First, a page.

So glad to be featuring a Pacific Northwest writer today, Ilona Elliott, sharing stories about her coming to age with music from the ’60s and ’70s, on my Saturday guest post series Anthony’s Navel. Visit Ilona’s blog Rainy Day Writing to read her poems, essays, fiction: and yes, more stories about Jackson Browne.
“For a Dancer,”
by Ilona Elliott
That’s one of the songs I’ve sung all through the years, and for me, it’s like going to that place, and dealing with the fact that life will end. It’s a sad song, but at the same time, “it feels good to sort through that reality and touch base with it, and then go on.”¹
I started listening to Jackson Browne when I was thirteen years old. My older brother Phil had recently rescued me from the bubble gum music scene, buying me the Volunteers album by Jefferson Airplane for my twelfth birthday. Goodbye Mrs. Partridge. Hello Grace Slick. I started listening to the albums my brothers preferred, lying in their attic bedroom while they were out with friends, the head phones plugged into Hendrix, Richie Havens, Pink Floyd, Yes and ELP. It was a very good time to be growing up and listening to music.
Phil had a friend named Bob, who was an excellent guitarist, but had a voice that made Neil Young sound like Pavarotti. Bob turned me onto The Eagles and Jackson Browne, a sound he aspired to but would never achieve with his thin, rusty voice. He used to talk about the musicians in the California music scene, dropping names—Glen Frey, Rusty Kunkel, Warren Zevon—like they were old friends. Bob openly dreamed of being a part of that, but despite several back and forth trips to L.A. over a couple of decades, in search of his lost chord², he never made it. He would invariably end up back on the east coast, with his twelve-string Ovation, painting houses and selling pot for a living, hanging out in other people’s houses and driving around in other people’s cars, playing an occasional gig in the local bars at the behest of a friend.
Jackson Browne’s music has always been cathartic for me. His first album release, Saturate Before Using, is full of sublime sounds and spiritual themes, with songs like “Doctor My Eyes,” “Rock Me on The Water,” and “Opening Farewell.” His second album and title song, “For Everyman,” is a piece of music that has informed my world view throughout my life—that struggle between autonomy and inclusiveness endemic to the human condition. But Jackson’s third album, Late For The Sky, contains the one song that, for me, distills the meaning of things into one perfect package.
I’ve wondered about the song, “For a Dancer,” for over four decades—who was it written for? I’ve read all kinds of rumors—it was written for his late wife, who committed suicide; it was written for a girlfriend who was a dancer. Then, the last time I saw him live, Jackson shared the inspiration for the song with us:
The story he told was of a friend who lived in his apartment complex. He was known by the occupants as The Mayor. He was a dancer, a tailor, a painter and a sculptor. A social animal. A character. As Jackson described him, a Renaissance man. He died in a fire, and Jackson wrote this song for him, about life and death, with dance being a metaphor for life.
As Jackson talked about his friend, I was reminded of stories my brother Phil and Bob brought back after living together in a Long Beach apartment complex, on one of Bob’s forays to the Coast. I pictured the mid-century So-Cal stucco, with a run-down pool and tiny balconies off the apartments. I thought about how Bob dreamed of being a part of something bigger than himself, of being included in something he loved, and longed for, and how he never got there.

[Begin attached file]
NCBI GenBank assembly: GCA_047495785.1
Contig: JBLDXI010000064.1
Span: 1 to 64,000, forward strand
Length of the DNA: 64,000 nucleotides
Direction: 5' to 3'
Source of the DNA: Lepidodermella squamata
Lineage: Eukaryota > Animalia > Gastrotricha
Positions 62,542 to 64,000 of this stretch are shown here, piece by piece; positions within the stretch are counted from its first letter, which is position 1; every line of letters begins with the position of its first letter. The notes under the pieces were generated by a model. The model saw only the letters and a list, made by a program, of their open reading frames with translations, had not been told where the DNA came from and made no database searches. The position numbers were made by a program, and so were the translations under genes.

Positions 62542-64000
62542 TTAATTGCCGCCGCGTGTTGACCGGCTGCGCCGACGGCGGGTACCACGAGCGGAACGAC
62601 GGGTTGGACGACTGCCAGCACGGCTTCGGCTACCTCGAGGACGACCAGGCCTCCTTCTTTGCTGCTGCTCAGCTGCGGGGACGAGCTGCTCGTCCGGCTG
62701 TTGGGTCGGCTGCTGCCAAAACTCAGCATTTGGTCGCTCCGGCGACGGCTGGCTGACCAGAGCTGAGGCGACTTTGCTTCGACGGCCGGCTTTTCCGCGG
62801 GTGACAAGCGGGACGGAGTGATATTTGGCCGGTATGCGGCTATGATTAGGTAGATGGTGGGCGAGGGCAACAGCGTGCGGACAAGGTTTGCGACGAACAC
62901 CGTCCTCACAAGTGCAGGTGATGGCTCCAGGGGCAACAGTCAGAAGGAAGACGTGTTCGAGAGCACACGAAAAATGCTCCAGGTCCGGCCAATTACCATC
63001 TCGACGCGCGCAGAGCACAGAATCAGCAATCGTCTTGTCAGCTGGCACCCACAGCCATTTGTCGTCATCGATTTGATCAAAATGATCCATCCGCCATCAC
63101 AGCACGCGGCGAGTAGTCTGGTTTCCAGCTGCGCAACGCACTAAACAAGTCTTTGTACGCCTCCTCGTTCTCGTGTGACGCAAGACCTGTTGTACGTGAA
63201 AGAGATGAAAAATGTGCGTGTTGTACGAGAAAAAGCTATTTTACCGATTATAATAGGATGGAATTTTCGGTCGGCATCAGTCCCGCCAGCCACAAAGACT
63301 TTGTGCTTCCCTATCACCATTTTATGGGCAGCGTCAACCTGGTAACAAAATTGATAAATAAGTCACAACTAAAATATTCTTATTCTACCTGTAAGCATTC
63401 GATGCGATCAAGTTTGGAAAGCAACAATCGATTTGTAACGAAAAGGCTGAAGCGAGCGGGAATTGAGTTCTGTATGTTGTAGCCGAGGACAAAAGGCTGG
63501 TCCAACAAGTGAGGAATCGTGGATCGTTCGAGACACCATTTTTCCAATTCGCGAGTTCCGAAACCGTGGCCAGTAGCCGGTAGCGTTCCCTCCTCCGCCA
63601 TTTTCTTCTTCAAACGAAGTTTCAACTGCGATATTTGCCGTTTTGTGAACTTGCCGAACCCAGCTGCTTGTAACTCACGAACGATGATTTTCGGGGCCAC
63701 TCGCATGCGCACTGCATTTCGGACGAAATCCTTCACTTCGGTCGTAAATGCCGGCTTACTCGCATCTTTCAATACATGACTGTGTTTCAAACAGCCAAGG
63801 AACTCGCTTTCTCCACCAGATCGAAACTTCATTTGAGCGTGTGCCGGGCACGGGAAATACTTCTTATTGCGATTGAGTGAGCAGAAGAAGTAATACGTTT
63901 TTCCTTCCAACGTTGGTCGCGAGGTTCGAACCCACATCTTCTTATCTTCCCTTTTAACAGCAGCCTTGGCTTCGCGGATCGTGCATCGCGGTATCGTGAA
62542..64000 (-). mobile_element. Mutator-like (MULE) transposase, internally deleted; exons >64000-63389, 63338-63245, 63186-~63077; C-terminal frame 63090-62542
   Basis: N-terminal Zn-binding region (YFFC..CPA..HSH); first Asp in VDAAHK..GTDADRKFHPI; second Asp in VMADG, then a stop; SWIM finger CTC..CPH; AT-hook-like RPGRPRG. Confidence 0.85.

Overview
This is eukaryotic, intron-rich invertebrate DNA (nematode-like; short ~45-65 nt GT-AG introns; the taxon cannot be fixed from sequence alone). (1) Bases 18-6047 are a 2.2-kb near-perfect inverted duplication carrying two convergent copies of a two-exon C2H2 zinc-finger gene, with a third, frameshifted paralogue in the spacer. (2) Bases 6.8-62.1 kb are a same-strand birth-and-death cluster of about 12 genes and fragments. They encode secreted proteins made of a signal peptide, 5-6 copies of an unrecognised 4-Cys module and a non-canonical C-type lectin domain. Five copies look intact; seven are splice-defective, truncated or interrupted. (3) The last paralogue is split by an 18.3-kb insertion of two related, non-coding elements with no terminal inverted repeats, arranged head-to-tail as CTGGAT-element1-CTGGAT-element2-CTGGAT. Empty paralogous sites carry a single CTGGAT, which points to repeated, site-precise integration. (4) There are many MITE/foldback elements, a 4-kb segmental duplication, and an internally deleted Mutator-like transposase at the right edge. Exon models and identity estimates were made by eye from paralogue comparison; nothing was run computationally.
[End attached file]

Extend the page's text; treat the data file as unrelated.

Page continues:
On Bob’s last trip to Southern California, he stopped at a bar in Yuma Arizona on his way back to the east coast. It’s believed he was supposed to meet up with an acquaintance there, who never showed. While sitting at the bar, he reportedly had a verbal altercation with a couple of guys. Bob was old school, he could be obnoxious and outspoken and trade insults with the best of them, and he had been in a bar fight or two in his day. I’m not sure what transpired between Bob and those two patrons, who apparently left the establishment before he did that night. What I do know is that Bob never made it out of Yuma. His body was found in the parking lot of that bar, with a knife in his abdomen. To the best of my knowledge, no one has ever been charged for the murder of Bob Bisson. To the people and authorities of Yuma, he was just another transient, who apparently wasn’t up to speed on how much the world had changed since his dreamer days of being a singer in the peaceful, easy music movement of his youth.
Within the lines of “For a Dancer,” Jackson admonishes us:
‘‘Go out and make a joyful sound.
Into a dancer you have grown,
From a seed somebody else has thrown.
Go on ahead and throw some seeds of your own…”³
So the seeds I’m throwing today are these:
The words and music of this song, in homage to Jackson’s dancer, and to Bob. My life has been a dance, indeed it has, one that has blossomed as a result of the seeds thrown by the likes of Bob, and Phil, of Jackson Browne, and The Mayor.
Words. Music. Art. Dance. A delicious, beautiful cupcake. However you sow your seeds of joy, go ahead and sow them, because they’re all a part of this dance, and we are all, the dancers.
©2017 by Ilona Elliott. Rainy Day Writing.
Ilona Elliott is a writer living in the rural Northwest on five acres, where she cultivates many gardens and occasional daydreams, which sometimes turn into blog posts. Visit her blog, Rainy Day Writing.
¹Browne, Jackson in an interview Carbone, Cynthia. “Jackson Browne: Even More True Now.” Still Amazed.
² The Moody Blues. In Search of The Lost Chord. Deram Records, 1968
³Browne, Jackson. For a Dancer. Lyrics. Late for The Sky. Asylum Records, 1974